(**) Your Dory is under-appreciated as a fine sea boat.  I have had her out in conditions when no other 16 footer would dare to go out and given all the wind & wave - she sails DRY! One time I crossed west Penobscot from Lincolnville to Warren Island in company with a friend in his Scaffie, not at all a bad boat.  He is also a better & more experienced sailor than I am.  Strong SW following wind & waves.  I was going so fast that my motor tilted and interfered with the rudder.  Eventually I got that tilt mechanism tightened, and sailed on (and yes, you should be in neutral).  It was one of those exhilarating rides when you can't imagine how that the huge lump of water coming up behind you will fail to overwhelm you.  In the Scaffie's case one of them did poop him and he took on a fair amount of water.  Me?  I bailed with a sponge.


That deck is a life saver for sleep aboard cruising.  And that dory may just be the best open boat cruiser EVER for the Maine Island Trail.


One other point occurs.  Over the years I have built three light weight Banks dories, (one a Gloucester Gull - far too tender for my likes), a Bolger Sweet Pea and most recently a CLC Chester Yawl.  All are light weight boats, somewhere in the 100 lb range.  So, I say that if you are going to be out where the water is big, never weigh more that your boat.  The Swampscott's weight is a big contributor to seaworthiness.


Your taste in boats is impeccable.  Enjoy your dory.  Go outside to some of the Maine offshore islands.  Sleep aboard.  Best nights sleep ever as you rock on the anchor.  One time I overnighted at Damariscove Island, and the folks on a yacht asked if I were in distress, being forced so far off shore in so small a boat!  Ha!  That same trip I went back through both of the Sasanoa Hell Gates.  Memories!!


Malcolm Forbes




“I think it’s time I gave you a brief report on our Crawford Dory, whom we have named “Loon”.  She is wonderful.   She is beautifully balanced ;  finger on the tiller is all she needs.  She is comfortable at any angle of heel and my bare feet always find just the place to brace me.  When I drive her into a head sea she shows no signs of over balancing or distress.  She takes it all in stride and thinks nothing of it.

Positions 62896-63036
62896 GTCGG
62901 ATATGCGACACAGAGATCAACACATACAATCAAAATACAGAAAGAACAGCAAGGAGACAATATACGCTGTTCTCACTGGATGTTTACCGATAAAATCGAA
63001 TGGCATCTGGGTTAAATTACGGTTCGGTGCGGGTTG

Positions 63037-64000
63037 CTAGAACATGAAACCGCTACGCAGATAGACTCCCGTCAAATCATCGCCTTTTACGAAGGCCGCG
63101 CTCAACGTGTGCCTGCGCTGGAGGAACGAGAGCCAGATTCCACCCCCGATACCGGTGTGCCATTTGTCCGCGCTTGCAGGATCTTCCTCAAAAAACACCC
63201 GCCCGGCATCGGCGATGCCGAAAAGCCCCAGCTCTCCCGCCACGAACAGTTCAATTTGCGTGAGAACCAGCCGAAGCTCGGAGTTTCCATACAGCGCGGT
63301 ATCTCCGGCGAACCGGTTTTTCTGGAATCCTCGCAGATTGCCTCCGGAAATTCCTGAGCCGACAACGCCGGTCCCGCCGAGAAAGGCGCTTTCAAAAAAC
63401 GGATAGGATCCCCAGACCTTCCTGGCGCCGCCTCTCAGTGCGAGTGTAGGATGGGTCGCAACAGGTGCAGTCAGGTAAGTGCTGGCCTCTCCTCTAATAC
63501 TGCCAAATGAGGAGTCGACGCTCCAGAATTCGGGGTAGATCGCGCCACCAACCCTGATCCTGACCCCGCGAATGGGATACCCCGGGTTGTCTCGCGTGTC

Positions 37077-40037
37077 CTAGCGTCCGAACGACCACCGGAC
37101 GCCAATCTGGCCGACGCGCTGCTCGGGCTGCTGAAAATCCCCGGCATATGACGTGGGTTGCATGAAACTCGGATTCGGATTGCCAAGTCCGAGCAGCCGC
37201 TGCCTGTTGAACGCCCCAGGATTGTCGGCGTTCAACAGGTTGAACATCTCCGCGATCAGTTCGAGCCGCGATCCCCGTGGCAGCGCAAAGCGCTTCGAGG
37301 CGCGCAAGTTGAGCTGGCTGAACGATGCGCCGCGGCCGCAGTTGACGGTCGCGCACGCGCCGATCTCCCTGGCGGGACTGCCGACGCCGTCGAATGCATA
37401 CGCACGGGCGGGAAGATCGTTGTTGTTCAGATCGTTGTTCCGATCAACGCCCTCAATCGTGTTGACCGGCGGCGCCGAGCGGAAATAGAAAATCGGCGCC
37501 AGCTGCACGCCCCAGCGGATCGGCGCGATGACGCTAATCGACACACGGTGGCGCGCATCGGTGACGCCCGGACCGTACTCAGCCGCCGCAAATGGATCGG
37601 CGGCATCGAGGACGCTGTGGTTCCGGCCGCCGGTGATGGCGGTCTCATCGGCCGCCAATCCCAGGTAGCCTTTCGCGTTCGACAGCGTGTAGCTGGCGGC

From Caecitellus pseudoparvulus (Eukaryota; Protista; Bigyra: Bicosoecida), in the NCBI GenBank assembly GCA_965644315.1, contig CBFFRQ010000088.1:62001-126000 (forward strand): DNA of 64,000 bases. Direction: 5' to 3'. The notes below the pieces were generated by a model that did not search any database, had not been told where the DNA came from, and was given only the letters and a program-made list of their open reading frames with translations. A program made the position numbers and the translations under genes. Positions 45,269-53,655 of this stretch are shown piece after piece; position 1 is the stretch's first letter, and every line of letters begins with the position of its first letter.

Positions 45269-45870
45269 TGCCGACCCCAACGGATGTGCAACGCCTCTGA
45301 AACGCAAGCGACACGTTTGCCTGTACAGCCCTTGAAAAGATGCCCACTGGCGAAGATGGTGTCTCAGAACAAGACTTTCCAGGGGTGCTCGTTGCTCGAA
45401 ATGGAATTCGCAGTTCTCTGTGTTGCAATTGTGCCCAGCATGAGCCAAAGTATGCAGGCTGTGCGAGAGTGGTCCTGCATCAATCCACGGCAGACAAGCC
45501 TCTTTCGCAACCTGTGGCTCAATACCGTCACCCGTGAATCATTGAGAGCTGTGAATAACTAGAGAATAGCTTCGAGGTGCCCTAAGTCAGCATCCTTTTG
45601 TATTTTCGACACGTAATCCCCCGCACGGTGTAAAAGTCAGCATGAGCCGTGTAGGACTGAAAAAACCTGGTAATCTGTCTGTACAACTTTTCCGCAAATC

Becalmed a mile down current from her mooring, I rowed her home, playing the eddies in the shoal water.  She rows like a dream, tracks like a Pullman car, even in six inches of water.


My pleasure in her seakeeping qualities is enhanced by her beauty.  Everywhere I look I see construction solidly and precisely done.  You have not skimped  anywhere.  I have complete confidence in her.


Thank you for creating such a lovely vessel.”


Commander David Little (retired), USN



It happened again this morning as it has happened countless times before.  A large auxiliary changed course and ran under my stern to the helmsman could shout out “What kind of boat is that?  Where did you get her?  She’s beautiful.” My answer is always the same.  “She’s a Swampscott Dory, built in Marshfield, MA by Crawford Boat Building.”  It’s been quite a while since I took delivery from you in 1978, but I want you to know that your dory has been a constant source of pleasure for me, both rowing and sailing.”


Jim Thorrington, Annapolis, MD July, 1983





By 1982 we had built 100 Swampscott Dories.   The article below appeared in the local newspaper “The Marshfield Mariner” September 1, 1982.




There’s a small building in Humarock that’ll be the scene of a big event Saturday.  Roger Crawford, boat builder, will celebrate the 100th Swampscott Dory.  Crawford is holding an open house Sept. 4th from 9 a.m. to noon at his shop on Ferry Street to observe the occasion.  What’s more he’s keeping the boat for his own use.  He says he started building them in 1976, and each time he eyed one for his own use he ended up selling it to an eager customer.


In this coastal area a boat builder is a classic part of the community.  Saturday one of them, Roger Crawford, will set aside time in a weathered building at 1240 Ferry St. to take note, for the record, of what’s been done.  Roger also credits his assistant John Dietenhofer as having been an important part of his operation for three years.


There by the banks of the South River, 100 Swampscott Dories have been completed.  The public is invited to share in the event.




In 1984 SMALL BOAT JOURNAL, then the “bible” in the small boat publishing world did an article in the May 1984 issue #36 and reviewed the boat for its readers. I was very pleased that the writer chosen to do the review was the very well respected publisher, author, seaman and expert on small traditional boats ROGER TAYLOR.    I knew that his experience and keen eye would see and feel it all when he got his hands on the boat, and that surely happened.  Roger, his son, John and I messed about in two of the Swampscott Dories for an afternoon.

Click below to see more of the Swampscott Dory

Original Schematic Drawing

Sail Model and Interior Layouts

Rowing Layout

Sail Layout


the movie!